Cancer can be defined, in a simplistic way, as the uncontrolled and disordered growth of cells that invade the adjacent tissues causing its involvement. Worldwide, oral cancer ranks sixth among the types of cancer diagnosed. Literature characterizes some conditions as main risk factors for the genesis of potentially malignant oral lesions, such as smoked or chewed tobacco and its association with alcohol abuse. Another relevant condition cited by some authors is the use of cocaine in the form of crack, due to its contaminants which are corrosive / irritating substances. Other probable triggers are still being studied, such as the human papilloma virus and certain bacteria. Among a considerably amount of main clinical conditions with potential malignancy recognized by WHO there are oral leukoplakia, erythroplasia and erythroleukoplakia. Visual detailed inspection of the oral cavity is a fundamental step during the patient physical examination. In addition, palpation of the intraoral region as well as extraoral areas such as the neck should be continued, which, together with a thorough anamnesis, are able to provide sufficient elements to elaborate a possible diagnostic hypothesis. Thus, the dentist must perform a good physical examination in his usual practice, associated with a well-structured anamnesis, in order to favor the earliest possible diagnosis and correct management of these injuries.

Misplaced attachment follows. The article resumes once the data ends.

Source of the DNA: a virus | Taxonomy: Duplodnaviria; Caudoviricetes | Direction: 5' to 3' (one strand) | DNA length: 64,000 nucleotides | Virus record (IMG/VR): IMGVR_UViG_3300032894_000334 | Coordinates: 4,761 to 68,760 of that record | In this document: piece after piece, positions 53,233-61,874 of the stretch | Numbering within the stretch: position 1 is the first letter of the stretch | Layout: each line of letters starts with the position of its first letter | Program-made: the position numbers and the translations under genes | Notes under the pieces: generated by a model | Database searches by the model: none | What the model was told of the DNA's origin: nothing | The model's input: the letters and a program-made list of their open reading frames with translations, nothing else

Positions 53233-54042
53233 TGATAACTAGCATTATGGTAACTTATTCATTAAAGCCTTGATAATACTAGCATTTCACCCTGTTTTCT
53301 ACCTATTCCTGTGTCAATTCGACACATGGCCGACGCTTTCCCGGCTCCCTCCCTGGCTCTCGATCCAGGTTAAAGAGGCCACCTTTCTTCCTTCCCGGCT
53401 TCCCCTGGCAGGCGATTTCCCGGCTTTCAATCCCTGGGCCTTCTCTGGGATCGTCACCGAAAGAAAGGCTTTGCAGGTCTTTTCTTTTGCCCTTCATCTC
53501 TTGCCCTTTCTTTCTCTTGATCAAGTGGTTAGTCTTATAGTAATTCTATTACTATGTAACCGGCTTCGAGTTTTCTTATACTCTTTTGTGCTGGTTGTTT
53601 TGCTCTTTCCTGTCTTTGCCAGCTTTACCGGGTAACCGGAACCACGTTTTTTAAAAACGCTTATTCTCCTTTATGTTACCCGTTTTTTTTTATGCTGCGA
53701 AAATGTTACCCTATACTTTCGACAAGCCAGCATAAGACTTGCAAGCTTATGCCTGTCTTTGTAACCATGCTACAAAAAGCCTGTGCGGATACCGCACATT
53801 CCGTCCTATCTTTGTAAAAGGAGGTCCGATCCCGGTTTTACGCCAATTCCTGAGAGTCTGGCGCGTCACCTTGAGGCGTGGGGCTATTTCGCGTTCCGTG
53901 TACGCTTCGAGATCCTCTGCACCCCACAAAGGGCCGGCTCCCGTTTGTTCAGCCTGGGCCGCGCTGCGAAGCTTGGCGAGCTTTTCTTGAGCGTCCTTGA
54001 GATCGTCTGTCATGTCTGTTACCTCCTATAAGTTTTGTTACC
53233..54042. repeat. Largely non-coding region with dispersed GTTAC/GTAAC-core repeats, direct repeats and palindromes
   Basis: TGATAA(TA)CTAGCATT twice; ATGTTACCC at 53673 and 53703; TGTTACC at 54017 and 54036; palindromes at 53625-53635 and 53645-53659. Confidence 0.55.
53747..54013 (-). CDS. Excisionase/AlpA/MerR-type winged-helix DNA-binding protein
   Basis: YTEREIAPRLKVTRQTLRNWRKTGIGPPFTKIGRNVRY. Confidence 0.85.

Key words: Neoplasm, Oral cancer, Malignant lesions, Potentially malignant lesions, Oral diagnosis.